{p2col :{helpb sqclustermat}}Perform one cluster analysis on the results of {helpb sqom}{p_end}
{p2colreset}{...}
{pstd}
You begin an analysis by {cmd:sqset}ting your data, which tells Stata the key
sequence data variables; see {helpb sqset}. Once you have {cmd:sqset} your
data, you can use the other sq commands. If you {opt save} your data after
{cmd:sqset}ting it, you will not have to {cmd:sqset} it again in the future;
Stata will remember it.
{pstd} Please refer to {help sqdemo} for a quick demonstration of
the sq commands.
{p_end}
{title:Remarks}
{pstd}
Remarks are presented under the following headings:
{help sq##1:Sequences and how they are stored}
{help sq##2:Typical research questions}
{help sq##3:Gaps, missings, etc.}
{help sq##4:Limitations}
{marker 1}{title:Sequences and how they are stored}
{pstd} An example for a sequence is the following chain of letters:
{center:A-G-C-T-T-T-T-G-C-A}
{pstd}
In this example, the letters might stand for
something else, such as the four organic bases adenine,
guanine, cytosine, and thymine of DNA. The chain of letters might,
however, also denote the tones of a song (using the letter "T" for a
break), the employment states in a job career, party preferences
during a lifetime, etc.
{pstd}In what follows, we will use the term "sequence" for the entire
chain, "element" for the states of the chain, and "position" for the
position on which a specific element is found. Hence, in the sequence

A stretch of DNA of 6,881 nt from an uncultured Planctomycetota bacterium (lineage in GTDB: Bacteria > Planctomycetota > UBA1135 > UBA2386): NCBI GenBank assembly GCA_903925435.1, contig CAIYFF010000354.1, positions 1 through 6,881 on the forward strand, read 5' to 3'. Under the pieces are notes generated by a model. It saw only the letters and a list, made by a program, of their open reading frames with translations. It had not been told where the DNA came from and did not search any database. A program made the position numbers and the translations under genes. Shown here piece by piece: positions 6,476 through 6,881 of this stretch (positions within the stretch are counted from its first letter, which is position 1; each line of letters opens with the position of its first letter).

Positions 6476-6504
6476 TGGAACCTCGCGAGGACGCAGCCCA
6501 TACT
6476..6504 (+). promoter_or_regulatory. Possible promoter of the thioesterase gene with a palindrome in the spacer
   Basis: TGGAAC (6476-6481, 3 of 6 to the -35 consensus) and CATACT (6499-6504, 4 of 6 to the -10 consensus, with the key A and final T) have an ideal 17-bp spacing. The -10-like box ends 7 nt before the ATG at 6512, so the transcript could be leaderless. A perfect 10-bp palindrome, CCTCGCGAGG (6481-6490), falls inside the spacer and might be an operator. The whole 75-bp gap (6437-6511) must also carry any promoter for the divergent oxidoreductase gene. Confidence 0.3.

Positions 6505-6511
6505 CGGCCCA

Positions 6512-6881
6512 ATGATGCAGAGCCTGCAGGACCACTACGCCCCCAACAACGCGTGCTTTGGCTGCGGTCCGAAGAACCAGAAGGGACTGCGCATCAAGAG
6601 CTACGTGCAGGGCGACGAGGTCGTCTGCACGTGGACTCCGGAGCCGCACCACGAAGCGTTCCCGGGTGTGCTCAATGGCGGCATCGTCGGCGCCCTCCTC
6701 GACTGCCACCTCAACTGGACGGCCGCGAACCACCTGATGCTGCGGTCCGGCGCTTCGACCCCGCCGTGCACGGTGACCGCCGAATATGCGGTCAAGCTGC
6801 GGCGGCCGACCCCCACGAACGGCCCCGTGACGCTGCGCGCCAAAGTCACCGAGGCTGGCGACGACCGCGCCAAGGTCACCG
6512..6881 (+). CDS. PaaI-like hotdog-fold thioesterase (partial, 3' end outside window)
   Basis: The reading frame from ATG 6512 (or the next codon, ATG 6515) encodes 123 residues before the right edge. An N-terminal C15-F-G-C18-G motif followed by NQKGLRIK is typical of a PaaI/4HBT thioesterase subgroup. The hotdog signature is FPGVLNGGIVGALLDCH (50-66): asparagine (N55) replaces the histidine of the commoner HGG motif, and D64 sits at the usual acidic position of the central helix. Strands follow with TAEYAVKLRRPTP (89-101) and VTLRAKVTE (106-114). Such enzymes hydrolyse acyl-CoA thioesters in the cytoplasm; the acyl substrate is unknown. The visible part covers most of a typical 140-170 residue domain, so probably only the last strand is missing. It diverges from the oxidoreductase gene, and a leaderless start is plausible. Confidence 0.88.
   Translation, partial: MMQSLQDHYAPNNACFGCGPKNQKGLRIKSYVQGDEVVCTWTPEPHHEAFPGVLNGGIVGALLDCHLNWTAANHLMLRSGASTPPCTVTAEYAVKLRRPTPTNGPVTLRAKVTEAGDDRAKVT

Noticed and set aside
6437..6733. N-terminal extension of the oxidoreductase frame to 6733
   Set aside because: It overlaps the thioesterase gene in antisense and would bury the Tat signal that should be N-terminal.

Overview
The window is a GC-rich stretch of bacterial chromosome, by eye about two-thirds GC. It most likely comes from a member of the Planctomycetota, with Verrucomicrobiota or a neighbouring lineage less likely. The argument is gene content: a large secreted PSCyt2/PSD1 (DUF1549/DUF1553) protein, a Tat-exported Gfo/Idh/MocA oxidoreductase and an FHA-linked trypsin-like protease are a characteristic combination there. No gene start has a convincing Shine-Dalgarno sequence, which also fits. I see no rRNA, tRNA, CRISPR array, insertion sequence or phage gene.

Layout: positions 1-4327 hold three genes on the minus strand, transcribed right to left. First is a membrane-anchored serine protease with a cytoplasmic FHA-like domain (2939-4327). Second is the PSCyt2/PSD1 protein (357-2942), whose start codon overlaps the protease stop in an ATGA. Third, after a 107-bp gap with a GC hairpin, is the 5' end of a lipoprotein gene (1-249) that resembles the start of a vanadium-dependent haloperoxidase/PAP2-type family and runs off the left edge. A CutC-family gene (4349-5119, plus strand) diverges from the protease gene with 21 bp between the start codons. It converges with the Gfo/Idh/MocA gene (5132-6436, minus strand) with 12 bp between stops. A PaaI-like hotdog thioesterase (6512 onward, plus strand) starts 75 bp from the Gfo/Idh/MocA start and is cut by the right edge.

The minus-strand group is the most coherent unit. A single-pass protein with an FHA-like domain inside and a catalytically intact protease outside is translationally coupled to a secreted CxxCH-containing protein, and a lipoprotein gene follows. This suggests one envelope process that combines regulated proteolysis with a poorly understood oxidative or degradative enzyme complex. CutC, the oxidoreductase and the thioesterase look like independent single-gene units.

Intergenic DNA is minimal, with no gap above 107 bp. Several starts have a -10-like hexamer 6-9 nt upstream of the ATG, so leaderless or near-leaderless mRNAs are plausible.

above, the element A is at positions 1 and 10, G is at position 2 and
8, etc.
{pstd}In Stata, sequences can be stored in two formats. The first
format is the wide form. Sequence data in wide form store
sequences underneath each other with one variable for each
position. Here is an example:
{center: (wide form) }
{center:{cmd:id bas1 bas2 bas3 bas4}}
{center:{hline 31}}
{center:1 A G C T }
{center:2 G C T A }
{center:3 C G T A }
{pstd}The second format has one variable that indicates the sequence,
one variable that stores the position and another one that stores
the elements. This is called the long form. In long form, the above
example looks as follows:
{center: (long form) }
{center:{cmd:id pos bas }}
{center:{hline 23}}
{center: 1 1 A }
{center: 1 2 G }
{center: 1 3 C }
{center: 1 4 T }
{center: 2 1 G }
{center: 2 2 C }
{center: 2 3 T }
{center: 2 4 A }
{center: 3 1 C }
{center: 3 2 T }
{center: 3 3 G }
{center: 3 4 A }
{pstd}The sq-commands expect sequence data in long form. Toggling
between wide and long form is easy with {helpb reshape}.
{marker 2}{title:Typical research questions}
{pstd} The first aim of sequence analysis is to describe the
sequences. With a few short sequences, it is easy to describe the
sequences by simply listing them, but in practice, there are usually
many sequences that tend to be rather long. It is therefore necessary
to have some specific tools that allow describing many long
sequences effectively. Among the sq-commands {helpb sqgen}, {helpb sqstat},
{helpb sqtab}, {helpb sqparcoord}, and {helpb sqindexplot} might be useful for
this task.
{pstd} The second aim of sequence analysis is to find certain
similarities of sequences. The similarity of sequences has to be